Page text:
California County Says No To Tolling Orange County, California rejects toll road option in light of overwhelming public opposition.
California's busiest stretch of freeway will not be tolled. On Monday, the Orange County Transportation Authority (OCTA) agreed with local politicians and members of the public who expressed opposition to the proposed conversion of existing Interstate 405 lanes into toll lanes.
Last year, mayors from the affected cities of Costa Mesa, Fountain Valley, Huntington Beach, Los Alamitos, Seal Beach and Westminster wrote to OCTA urging the addition of a pair of general purpose lanes instead of pay lanes. Since then, several tolling projects in the region have proved to be financial flops (view report). The agency responded to these developments by adopting "option one" which adds one new freeway lane in each direction from Euclid Street to I-605 at a cost of $1.3 billion.
"The board's vote means that high-occupancy toll (HOT) lanes will not be a part of the I-405 project, which is being funded through Measure M, the half-cent sales tax for transportation improvements," the agency explained in a statement.
In 2006, county voters approved $6.6 billion worth of projects with the ballot proposition. The I-405 expansion consumes one-fifth of the budget since the road is gridlocked from carrying 370,000 cars per day. Most of the funds in the project actually go to adding freeway capacity, expanding secondary roads and synchronizing traffic signals. Twenty-five percent of the cash is set aside for transit projects. The mayors of the six affected cities wrote to OCTA last month to re-iterate that tolling is inconsistent with the ballot proposition.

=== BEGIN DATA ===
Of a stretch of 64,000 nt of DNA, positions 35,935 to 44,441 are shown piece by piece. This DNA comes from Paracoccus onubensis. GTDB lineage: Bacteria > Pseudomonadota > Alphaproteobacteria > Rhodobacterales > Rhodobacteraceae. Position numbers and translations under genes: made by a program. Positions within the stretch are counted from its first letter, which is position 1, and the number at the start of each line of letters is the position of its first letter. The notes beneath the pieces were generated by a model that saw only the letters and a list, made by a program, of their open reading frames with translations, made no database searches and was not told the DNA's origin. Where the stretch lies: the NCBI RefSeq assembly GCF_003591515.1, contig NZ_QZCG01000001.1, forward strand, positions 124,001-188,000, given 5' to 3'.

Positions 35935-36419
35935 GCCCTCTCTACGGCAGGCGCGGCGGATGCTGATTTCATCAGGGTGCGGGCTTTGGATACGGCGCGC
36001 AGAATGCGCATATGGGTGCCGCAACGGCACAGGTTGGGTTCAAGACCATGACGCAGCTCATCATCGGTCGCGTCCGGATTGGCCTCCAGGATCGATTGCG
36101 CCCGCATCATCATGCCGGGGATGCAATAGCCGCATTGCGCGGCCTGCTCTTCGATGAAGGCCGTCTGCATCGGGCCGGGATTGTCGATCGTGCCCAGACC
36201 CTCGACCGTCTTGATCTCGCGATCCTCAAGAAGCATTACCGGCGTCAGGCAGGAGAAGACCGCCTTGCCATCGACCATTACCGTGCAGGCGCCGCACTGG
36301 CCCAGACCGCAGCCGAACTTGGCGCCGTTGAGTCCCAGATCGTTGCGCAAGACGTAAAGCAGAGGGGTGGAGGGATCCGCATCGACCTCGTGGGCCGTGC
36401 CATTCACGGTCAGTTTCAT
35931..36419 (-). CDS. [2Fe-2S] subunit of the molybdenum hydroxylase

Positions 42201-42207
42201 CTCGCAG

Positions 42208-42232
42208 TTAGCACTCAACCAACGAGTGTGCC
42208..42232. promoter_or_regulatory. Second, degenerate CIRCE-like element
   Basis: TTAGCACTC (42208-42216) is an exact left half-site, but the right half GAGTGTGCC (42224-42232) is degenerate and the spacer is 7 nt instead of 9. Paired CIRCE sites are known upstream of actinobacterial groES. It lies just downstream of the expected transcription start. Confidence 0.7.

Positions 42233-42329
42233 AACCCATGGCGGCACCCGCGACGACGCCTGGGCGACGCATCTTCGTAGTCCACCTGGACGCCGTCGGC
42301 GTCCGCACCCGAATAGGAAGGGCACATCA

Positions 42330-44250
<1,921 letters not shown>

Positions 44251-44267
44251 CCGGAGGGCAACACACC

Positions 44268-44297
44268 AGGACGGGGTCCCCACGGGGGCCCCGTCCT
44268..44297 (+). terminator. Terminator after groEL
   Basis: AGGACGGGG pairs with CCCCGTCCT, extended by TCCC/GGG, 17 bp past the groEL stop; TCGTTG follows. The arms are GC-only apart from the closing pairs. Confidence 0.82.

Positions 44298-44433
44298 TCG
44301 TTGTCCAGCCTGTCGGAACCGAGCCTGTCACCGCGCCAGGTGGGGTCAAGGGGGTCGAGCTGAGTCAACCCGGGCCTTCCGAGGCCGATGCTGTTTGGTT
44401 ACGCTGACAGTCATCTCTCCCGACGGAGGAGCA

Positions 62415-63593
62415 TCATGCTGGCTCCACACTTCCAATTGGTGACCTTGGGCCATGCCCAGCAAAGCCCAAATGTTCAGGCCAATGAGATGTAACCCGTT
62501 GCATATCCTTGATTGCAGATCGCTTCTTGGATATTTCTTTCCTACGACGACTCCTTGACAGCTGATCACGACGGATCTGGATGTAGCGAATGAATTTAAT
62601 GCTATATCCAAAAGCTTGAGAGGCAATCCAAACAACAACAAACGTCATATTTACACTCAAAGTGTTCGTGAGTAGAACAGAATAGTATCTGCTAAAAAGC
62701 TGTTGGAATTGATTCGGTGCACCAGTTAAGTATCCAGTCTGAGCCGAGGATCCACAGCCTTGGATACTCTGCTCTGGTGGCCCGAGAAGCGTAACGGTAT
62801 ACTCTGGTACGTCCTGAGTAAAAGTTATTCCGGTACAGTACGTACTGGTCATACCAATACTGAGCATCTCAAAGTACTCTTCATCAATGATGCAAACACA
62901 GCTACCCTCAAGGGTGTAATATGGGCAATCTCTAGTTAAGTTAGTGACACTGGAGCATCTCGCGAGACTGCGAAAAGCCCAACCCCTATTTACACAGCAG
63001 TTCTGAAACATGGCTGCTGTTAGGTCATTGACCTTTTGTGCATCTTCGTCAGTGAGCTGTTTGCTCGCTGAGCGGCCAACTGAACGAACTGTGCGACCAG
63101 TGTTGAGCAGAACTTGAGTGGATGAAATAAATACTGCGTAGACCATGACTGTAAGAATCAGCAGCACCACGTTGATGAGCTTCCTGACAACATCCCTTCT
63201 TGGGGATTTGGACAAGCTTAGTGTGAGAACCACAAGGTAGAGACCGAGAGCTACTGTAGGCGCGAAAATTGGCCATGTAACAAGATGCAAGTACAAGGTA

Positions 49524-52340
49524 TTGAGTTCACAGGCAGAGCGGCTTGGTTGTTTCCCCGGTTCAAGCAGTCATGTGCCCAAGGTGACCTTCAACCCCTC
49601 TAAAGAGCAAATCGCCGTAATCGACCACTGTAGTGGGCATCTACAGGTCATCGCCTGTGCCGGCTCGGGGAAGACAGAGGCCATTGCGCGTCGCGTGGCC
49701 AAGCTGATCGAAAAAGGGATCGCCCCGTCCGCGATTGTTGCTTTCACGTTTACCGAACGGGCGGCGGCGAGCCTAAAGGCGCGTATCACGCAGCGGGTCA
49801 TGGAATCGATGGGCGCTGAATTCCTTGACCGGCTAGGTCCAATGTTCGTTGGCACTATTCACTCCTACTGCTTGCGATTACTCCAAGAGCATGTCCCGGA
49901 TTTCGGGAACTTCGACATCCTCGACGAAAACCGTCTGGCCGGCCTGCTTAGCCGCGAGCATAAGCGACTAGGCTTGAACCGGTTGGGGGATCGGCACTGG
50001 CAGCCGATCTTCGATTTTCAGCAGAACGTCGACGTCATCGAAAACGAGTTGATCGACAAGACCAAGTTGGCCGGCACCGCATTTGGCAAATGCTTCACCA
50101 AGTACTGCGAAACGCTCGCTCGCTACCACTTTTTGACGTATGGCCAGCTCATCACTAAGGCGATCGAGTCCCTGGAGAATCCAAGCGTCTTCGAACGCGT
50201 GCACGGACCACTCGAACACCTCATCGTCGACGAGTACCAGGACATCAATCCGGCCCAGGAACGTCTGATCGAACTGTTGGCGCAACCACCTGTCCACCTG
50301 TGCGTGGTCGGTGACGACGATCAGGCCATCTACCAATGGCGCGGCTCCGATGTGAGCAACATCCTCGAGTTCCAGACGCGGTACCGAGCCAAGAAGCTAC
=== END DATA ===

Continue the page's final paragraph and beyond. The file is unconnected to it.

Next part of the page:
"Constructing toll lanes is a breach of trust with Orange County residents who voluntarily voted for an additional half-cent sales tax increase under Renewed Measure M with the promise that one additional general purpose lane would be added to the I-405 freeway," the mayors wrote. "Measure M would never have been supported if voters were made aware that a toll lane would replace the current free HOV lane."
OCTA is under pressure from the US Department of Transportation to deal with "degradation" of the high-occupancy vehicle (HOV) lanes that slow to a crawl during rush hour. Officials push "managed lanes" as a solution to the problem. In comments to OCTA, residents were overwhelmingly opposed to the idea.
"Once again, the bureaucrats on the East Coast are trying to tell the West Coast what's best for us," wrote Fountain Valley resident Jim Rueff. "This is, in itself, insulting and demeaning... Instead of saddling us with unwanted toll lanes to placate Washington bureaucrats, I suggest that we simply eliminate the HOV lanes, add two general purpose lanes in each direction, and everyone is happy."
The California Department of Transportation, Caltrans, has final approval of the project recommendation.